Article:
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Berg, Alban

1885 - 1935


Viennese pupil of Schoenberg who brought to maturity the atonal style of 20th-century music.

Under Schoenberg's guidance, Berg moved from a tonal approach to a purely atonal style over the course of his first three works. In 1914 he saw a production of George Buchner's play Woyzeck. The play had a great impact on Berg, and he transformed the work into an opera (Wozzeck).

Through his next works, Berg embraced the twelve-tone procedure more fully. The Lyric Suite (1926), his Violin Concerto (1935) and Lulu, his second opera, left incomplete at his death.

Berg's life came to an early end. In the fall of 1935 a simple insect bite turned into fatal blood poisoning. He died on Christmas Eve.

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Mahler, Gustav

1860 - 1911


Bohemian composer and conductor of the Vienna Court Opera. In his world music he used huge orchestras, the largest for his 'Symphony for a Thousand'.

Mahler's aim was to preserve the tradition of composers of the past, but in his composition he embodied many of the new ideas of modernism and fostered the music of his more radical contemporaries, such as Arnold Schoenberg.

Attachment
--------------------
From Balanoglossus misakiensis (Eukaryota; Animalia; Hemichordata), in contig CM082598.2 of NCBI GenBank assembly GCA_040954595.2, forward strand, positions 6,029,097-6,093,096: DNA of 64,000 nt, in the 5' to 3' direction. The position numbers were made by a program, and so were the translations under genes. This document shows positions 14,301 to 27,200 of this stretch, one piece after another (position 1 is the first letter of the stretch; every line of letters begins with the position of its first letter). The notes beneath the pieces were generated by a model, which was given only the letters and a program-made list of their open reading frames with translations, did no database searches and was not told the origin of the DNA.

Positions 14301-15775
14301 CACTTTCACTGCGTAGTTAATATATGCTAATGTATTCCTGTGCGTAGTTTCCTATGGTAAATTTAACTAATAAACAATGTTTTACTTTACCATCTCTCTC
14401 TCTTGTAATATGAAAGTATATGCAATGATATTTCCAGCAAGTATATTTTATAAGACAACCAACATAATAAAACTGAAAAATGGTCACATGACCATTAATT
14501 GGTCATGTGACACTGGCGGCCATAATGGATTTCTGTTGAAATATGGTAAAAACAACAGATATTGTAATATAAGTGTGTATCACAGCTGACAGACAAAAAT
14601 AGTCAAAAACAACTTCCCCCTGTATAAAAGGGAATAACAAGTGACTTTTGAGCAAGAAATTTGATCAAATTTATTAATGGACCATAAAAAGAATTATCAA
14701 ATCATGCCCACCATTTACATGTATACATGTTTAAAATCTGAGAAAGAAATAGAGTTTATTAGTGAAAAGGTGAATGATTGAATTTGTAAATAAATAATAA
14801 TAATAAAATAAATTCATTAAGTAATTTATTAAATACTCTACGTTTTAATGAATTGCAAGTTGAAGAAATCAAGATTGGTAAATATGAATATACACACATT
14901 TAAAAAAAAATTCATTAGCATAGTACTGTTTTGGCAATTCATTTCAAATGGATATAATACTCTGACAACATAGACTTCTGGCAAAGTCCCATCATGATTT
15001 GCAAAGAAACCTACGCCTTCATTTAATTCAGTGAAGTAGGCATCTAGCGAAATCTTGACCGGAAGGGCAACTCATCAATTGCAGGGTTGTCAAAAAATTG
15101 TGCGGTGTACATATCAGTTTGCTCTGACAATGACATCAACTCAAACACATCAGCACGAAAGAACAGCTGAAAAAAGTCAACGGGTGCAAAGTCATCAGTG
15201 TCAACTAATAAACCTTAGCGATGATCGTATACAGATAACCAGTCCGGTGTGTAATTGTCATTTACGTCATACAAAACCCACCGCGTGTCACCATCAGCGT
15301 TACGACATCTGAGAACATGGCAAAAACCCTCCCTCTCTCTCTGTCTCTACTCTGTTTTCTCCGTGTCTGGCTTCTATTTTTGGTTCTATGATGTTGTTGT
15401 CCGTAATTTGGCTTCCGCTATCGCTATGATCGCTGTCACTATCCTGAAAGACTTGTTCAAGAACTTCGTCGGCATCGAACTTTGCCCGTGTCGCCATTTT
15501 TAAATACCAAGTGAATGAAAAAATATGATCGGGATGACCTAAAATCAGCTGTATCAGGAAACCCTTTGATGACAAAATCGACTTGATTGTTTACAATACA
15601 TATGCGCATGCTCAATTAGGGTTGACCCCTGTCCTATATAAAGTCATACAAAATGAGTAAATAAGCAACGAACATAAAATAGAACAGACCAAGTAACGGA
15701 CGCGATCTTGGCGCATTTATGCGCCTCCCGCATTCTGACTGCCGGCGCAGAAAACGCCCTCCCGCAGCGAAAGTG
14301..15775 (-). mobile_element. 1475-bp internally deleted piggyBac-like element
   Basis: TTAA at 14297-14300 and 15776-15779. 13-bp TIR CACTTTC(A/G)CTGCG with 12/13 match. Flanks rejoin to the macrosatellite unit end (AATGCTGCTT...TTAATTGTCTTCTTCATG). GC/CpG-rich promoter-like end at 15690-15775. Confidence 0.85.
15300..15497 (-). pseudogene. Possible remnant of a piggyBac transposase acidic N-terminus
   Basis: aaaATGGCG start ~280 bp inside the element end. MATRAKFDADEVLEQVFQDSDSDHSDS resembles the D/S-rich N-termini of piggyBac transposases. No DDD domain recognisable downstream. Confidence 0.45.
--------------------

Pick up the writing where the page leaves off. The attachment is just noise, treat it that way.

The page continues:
Vienna was a city with deep undercurrents of anti-Semitism - Mahler had to renounce Judaism and convert to Catholicism. In spite of this he had to leave the city and emigrated to the United States.

In New York, he was engaged as conductor for the Metropolitan Opera. His symphony, Das Lied von der Erde (a setting of six poems by the eighth century Chinese poet Li Po) serves as a fitting summary of his symphonic style, and one of his true masterpieces.

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Schoenberg, Arnold

1874 - 1951


German composer whose revolutionary method of composition (based on a series of 12 tones) influenced many later composers.

In 1933 he was forced, as a Jew, to emigrated from Berlin to the United States. He remained in Los Angeles until his death in 1951.

From 1915 to 1923, Schoenberg produced relatively few works, in part due to wartime service.

At the same time, he was working on his theoretical ideas of twelve-tone writing. Starting in 1923 he began writing in a fully twelve-tone musical language. Along with this came a return to more classical means of formal organization and larger works such as his 'Variations for Orchestra'.

After his move to the United States, he more freely blended tonal elements within his twelve-tone writing.

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